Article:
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THE CHALLENGE

Until fairly recently, the formal teaching process has usually worked on the principle of diffusion, where a person of high knowledge concentration (the teacher, guru, master) is placed in contact with people of low knowledge concentration (the students, disciples, acolytes) and the knowledge flows into them. This traditionally takes the form of the learned person standing in front of the learners and explaining what it is they should know, hopefully (but by no means always) in a way that can be understood. As far back as 150 years ago, humourist Mark Twain is credited with saying: “College is a place where a professor’s lecture notes go straight to the students’ lecture notes, without passing through the brains of either”, which pretty much matches up with my recollections of Statistics lectures.

THE PROCESS

In recent times, educators have looked more closely at the disconnect between the way teaching and communication takes place in classrooms and lecture theatres, and the way it takes place in the rest of the community – and a revolution has ensued. Collaborative learning has now become the preferred practice and is picking up momentum as it relentlessly sweeps previous pedagogical models before it. Nowhere is this trend more obvious than in the huge new CBD facilities of the University of Technology Sydney. The recently-opened Faculty of Engineering and IT (FEIT) building is an excellent example of this trend. Lecture theatres in the FEIT are designed to allow lecturers to interact directly with individuals and small groups. No longer are students expected to go to a hushed library or computer lab and work in silent isolation. UTS expects today’s students to gather in unstructured working groups to learn together and from each other as they continue the collaborative processes begun in the scheduled sessions.

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THE SOLUTION

The current UTS redevelopment has prompted the university to undertake a rethink of its teaching technologies and its user interfaces. The upshot of this was the design of a new lectern system (now referred to as the Lectrum Lecture Centre) that would not only work across all the teaching and presentation spaces in the three buildings under construction, but also be suitable for retrofitting into existing spaces. Unlike the conventional lecture theatre arrangement, these tables needed to be freestanding and capable of operating in the middle of a room or in a small space, well away from any supporting technical infrastructure. The tables had not only to be far more sophisticated in their capabilities than previous generations of lecterns, they also had to house the entirety of their control and processing electronics, which must of course be readily accessible for servicing, maintenance and reconfiguration. And because the tables would be used in flexible and reconfigurable spaces, they also had to be able to act as both a full-height lectern for a standard lecture presentation and a standard-height table in a tutorial or collaborative learning situation. Despite the risk that such a device could not be built without a serious compromise to some aspects of its performance, an intense design process involving everyone from academics to mechanical, electronic and electrical engineers and an industrial designer from the Faculty of Design Architecture and Building, resulted in a design that meets all of those criteria.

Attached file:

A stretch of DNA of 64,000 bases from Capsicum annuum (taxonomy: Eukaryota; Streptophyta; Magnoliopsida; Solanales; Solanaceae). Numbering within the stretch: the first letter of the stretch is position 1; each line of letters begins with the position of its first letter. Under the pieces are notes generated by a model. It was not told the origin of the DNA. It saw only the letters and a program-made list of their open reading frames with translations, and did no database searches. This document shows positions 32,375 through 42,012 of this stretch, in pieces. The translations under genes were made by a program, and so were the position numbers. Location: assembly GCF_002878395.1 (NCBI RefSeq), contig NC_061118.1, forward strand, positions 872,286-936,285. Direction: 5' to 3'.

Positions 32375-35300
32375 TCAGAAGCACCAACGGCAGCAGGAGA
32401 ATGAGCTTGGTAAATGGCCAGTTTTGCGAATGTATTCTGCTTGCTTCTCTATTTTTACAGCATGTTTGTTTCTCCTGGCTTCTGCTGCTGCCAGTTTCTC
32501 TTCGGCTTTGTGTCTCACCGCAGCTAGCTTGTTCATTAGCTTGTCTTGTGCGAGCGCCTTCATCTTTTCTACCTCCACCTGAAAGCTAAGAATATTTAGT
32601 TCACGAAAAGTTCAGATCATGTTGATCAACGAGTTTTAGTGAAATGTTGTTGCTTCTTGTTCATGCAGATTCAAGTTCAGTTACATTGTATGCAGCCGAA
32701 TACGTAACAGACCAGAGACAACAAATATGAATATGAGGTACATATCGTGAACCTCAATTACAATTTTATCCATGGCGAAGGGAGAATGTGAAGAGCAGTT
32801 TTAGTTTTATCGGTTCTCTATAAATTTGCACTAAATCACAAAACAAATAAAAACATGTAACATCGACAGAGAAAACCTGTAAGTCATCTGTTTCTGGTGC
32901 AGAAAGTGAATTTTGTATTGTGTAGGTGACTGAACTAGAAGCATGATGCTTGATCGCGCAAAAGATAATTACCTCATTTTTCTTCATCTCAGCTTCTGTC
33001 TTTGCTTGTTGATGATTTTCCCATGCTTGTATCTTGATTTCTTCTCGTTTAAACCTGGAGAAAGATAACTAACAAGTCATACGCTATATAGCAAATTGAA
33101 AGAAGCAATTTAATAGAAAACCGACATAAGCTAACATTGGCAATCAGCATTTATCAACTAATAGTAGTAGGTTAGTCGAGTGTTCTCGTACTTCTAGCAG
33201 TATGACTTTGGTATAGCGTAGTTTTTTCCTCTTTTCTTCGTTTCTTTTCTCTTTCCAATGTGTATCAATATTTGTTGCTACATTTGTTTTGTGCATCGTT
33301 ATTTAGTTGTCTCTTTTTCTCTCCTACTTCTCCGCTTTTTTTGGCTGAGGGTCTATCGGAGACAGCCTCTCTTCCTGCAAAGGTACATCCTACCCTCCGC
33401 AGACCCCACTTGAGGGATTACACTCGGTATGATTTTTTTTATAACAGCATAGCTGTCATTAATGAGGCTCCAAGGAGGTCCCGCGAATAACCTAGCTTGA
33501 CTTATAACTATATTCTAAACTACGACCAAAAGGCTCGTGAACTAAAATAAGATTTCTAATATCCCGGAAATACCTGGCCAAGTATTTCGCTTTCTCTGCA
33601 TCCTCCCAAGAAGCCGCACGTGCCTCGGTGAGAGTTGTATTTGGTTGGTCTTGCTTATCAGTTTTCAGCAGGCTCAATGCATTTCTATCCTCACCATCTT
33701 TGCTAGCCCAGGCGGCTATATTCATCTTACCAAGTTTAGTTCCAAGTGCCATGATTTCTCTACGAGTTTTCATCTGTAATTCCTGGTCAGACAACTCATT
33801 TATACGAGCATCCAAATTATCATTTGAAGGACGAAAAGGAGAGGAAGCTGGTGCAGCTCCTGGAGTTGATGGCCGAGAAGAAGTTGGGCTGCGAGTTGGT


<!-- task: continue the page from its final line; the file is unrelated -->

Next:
THE OUTCOME

Effectively an adjustable-height table, with under-slung AV racks and a presentation and control work surface, the Lecture Centre takes care of all its own signal processing, storage and replay, requiring connections only to mains and data networks, beyond the audio and video display devices in the space it operates. UTS put the manufacture of the Lecture Centre out to tender and engaged Wilson & Gilkes, well known for producing AV hardware and such things as equipment racks and iPad storage and transport dollies. After producing a range of manufacturing prototypes and solving some of the unforeseen construction problems, Wilson & Gilkes went on to manufacture, assemble configure and load the electronics into the tables, then warehouse and deliver them as they were needed for deployment in the FEIT building. The special commission is now being marketed by Wilson & Gilkes as the Lectrum Lecture Centre – UTS Edition.

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Amongst the 140 Presentation Tables that will be rolled-out across the new facilities, there are 40 distinct variants for specific purposes, including a wide selection of table sizes and table-top materials to match the design aesthetics of the individual spaces. Core to the capabilities of the tables lies in the 3RU Crestron DMPS-300 DigitalMedia Presentation System which packs in all the multimedia matrixing, digital and audio signal processing and signal amplification and distribution required for a modern teaching or presentation space. A typical UTS Presentation Table would also incorporate a Sony Blu-ray player; a Wolfvision desktop document camera; a Shure gooseneck microphone and a Sennheiser radio microphone and receiver; an HP all-in-one touchscreen computer on a Flo monitor arm; Extron USB-over-Ethernet interfaces; Extron 100V line local amplification to drive ceiling speakers and a hearing loop; Linak linear actuators and controllers for electrically adjusting the height of the table; an HD-BaseT media transmitter, and a Cisco gigabit network switch. However, the flexibility of the table design allows for a vast range of customisations for specific types of presentation and will allow the table to keep adapting to changes in technology and applications for some time to come.

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